CEO 75-83 -- April 25, 1975






To:      Bruce Smathers, Secretary of State, Tallahassee


Prepared by:   Jeff Trammel




No conflict of interest exists where the Director of the Florida Fine Arts Council also serves as the president of a private, nonprofit foundation devoted to the arts. As the foundation neither receives, utilizes, nor expends any funds under the control of the council, no conflict is created between the officer's public duties and his private interests. Rather, the two entities share a common interest in promoting the arts in Florida.




Does a conflict of interest exist where the Director of the Florida Fine Arts Council, a full- time, paid state employee, also serves as the president of a private, nonprofit foundation for which he receives salary?


This question is answered in the negative.


From the information provided in your letter and the additional information provided by Mr. S. Leonard Pas, Jr., the director in question, a few items are readily established. First, as Director of the Florida Fine Arts Council, Mr. Pas is a public officer within the meaning of that term as used in the Code of Ethics, which states that a public officer includes "any person employed . . . in the office of any member of the cabinet who is exempt from the career service system . . . ." Section 112.312(7)(e), F. S., as amended by Ch. 74- 177, Laws of Florida. Second, the foundation of which Mr. Pas is president is a business entity as designated by the term "corporation" as defined in s. 112.312(2), supra, and s. 691.11, F. S., describing charitable trusts.

The possible conflict of interest you wish resolved results from the fact that the director also serves as the remunerated president of a foundation. However, the articles of incorporation of the foundation state that "the corporation shall not receive, utilize or expend any funds directed to or under the control of the Florida Fine Arts Council." Further, the foundation and the Fine Arts Council have a common purpose -- the furthering of the arts and cultural endeavors in Florida. There appear to be no activities of the foundation which would be "subject to the regulation of" the Fine Arts Council. Likewise, it is apparent that the foundation is not "doing business" with the council, nor does Mr. Pas's serving as president "create a conflict between his private interests and the performance of his public duties." Section 112.313(5), F. S.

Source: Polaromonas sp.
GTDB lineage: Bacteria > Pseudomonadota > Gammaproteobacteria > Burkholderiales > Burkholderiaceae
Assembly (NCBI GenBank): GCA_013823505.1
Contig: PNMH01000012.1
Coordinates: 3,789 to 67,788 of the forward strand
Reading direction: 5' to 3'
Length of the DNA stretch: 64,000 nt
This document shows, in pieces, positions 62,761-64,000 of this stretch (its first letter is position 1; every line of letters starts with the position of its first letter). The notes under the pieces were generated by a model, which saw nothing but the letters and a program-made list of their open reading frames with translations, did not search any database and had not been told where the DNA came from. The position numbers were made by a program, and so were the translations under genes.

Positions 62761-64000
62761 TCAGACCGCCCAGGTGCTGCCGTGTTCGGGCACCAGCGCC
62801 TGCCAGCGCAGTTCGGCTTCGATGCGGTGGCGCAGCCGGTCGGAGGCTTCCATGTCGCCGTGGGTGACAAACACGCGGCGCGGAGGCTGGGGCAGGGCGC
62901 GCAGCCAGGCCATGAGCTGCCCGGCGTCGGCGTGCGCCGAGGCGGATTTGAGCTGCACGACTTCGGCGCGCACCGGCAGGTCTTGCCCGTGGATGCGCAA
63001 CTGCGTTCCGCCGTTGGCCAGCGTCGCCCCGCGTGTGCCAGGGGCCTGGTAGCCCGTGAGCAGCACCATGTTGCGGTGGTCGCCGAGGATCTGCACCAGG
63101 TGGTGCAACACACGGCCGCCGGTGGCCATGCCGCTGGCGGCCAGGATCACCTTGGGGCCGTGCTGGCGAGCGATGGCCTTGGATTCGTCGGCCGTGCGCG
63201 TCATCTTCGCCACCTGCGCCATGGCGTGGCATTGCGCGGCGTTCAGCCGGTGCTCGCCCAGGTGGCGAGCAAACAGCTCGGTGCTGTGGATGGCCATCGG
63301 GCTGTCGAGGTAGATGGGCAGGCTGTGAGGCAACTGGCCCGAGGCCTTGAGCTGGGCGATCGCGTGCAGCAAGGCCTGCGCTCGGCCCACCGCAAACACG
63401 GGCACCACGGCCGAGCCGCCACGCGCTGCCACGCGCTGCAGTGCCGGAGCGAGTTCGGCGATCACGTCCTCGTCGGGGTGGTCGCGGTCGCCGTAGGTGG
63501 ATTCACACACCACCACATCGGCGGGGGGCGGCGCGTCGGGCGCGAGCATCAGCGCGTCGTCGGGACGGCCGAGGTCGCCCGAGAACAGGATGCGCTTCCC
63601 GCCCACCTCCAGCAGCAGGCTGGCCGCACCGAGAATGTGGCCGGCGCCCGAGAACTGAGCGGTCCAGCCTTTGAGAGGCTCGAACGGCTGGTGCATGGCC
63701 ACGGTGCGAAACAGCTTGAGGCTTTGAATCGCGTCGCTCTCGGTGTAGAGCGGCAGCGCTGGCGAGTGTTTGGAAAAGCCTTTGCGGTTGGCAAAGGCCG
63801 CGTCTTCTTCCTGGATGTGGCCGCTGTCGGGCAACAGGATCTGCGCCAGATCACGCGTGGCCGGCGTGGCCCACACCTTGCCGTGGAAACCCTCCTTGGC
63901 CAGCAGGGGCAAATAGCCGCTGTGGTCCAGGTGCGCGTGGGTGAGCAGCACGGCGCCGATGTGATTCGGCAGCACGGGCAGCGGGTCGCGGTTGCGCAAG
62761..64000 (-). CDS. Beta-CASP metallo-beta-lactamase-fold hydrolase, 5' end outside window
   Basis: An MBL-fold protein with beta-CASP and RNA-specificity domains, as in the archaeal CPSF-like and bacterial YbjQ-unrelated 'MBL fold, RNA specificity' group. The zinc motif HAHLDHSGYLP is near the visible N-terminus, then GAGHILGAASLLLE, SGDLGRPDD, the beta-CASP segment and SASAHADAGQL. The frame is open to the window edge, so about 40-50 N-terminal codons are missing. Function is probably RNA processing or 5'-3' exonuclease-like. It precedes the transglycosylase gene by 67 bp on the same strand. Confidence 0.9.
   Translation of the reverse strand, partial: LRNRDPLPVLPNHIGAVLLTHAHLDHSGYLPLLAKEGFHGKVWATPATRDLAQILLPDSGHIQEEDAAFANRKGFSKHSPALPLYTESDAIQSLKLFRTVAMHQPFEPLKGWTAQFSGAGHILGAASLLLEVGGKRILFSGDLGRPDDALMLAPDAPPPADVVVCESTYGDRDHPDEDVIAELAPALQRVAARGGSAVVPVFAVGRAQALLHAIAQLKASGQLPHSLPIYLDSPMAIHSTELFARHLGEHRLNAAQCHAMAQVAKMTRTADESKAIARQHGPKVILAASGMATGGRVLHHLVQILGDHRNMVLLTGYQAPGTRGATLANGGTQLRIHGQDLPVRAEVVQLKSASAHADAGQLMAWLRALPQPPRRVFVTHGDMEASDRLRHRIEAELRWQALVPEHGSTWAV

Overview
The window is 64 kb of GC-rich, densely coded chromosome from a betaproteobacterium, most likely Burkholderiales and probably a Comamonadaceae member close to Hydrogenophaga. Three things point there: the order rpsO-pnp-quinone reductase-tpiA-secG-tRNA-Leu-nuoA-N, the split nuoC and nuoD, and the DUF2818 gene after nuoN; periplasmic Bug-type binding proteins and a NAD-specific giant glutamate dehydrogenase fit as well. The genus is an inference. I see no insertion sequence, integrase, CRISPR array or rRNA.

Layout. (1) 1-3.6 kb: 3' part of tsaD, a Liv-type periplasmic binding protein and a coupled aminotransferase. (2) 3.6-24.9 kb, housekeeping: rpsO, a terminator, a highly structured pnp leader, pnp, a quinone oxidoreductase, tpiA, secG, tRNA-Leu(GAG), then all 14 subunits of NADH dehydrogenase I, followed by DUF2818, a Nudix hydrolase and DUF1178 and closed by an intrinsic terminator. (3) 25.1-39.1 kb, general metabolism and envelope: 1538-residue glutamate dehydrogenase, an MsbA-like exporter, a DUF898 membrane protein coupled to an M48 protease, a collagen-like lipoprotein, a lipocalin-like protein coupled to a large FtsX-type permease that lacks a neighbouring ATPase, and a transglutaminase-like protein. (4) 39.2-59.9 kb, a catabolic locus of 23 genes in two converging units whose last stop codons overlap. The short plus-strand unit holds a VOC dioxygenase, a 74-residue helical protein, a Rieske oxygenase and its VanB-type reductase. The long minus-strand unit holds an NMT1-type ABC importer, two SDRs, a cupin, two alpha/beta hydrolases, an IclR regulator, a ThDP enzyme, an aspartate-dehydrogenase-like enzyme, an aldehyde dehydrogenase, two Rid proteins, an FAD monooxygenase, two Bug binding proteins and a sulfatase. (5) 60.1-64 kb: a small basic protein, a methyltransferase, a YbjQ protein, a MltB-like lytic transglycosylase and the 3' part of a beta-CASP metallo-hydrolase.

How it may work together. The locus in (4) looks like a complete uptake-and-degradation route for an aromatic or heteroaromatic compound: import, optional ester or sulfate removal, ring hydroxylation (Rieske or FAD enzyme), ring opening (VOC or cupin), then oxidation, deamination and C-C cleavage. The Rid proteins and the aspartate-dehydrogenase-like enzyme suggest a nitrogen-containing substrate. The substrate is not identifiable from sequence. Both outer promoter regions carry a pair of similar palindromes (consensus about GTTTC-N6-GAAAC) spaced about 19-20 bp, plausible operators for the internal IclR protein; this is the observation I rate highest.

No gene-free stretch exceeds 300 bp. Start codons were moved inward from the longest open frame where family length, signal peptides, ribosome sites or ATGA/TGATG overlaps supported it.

We find nothing in the applicable laws that would prohibit the director from serving as president of the foundation and receiving compensation therefor. As the foundation is not a "business entity subject to the regulation of or doing business with" the Fine Arts Council and the director would be working toward the same ends in carrying out his public and private duties, we can find no conflict of interest under s. 112.313(5), supra.